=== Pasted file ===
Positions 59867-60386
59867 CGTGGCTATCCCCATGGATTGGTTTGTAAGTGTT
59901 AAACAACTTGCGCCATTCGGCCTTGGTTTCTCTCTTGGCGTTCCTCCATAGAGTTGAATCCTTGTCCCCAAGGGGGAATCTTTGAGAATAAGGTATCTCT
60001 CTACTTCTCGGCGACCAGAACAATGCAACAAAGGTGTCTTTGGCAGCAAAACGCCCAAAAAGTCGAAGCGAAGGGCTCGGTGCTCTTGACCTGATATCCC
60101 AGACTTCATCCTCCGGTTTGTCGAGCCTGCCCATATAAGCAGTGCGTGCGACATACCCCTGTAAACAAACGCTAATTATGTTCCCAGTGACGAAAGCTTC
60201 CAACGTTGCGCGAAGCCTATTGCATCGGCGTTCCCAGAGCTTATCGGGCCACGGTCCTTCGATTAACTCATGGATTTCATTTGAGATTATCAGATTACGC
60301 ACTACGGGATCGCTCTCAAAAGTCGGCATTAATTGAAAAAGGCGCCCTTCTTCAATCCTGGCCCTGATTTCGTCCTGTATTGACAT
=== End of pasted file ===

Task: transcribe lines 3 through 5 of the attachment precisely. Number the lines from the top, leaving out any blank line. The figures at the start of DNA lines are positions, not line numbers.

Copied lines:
59901 AAACAACTTGCGCCATTCGGCCTTGGTTTCTCTCTTGGCGTTCCTCCATAGAGTTGAATCCTTGTCCCCAAGGGGGAATCTTTGAGAATAAGGTATCTCT
60001 CTACTTCTCGGCGACCAGAACAATGCAACAAAGGTGTCTTTGGCAGCAAAACGCCCAAAAAGTCGAAGCGAAGGGCTCGGTGCTCTTGACCTGATATCCC
60101 AGACTTCATCCTCCGGTTTGTCGAGCCTGCCCATATAAGCAGTGCGTGCGACATACCCCTGTAAACAAACGCTAATTATGTTCCCAGTGACGAAAGCTTC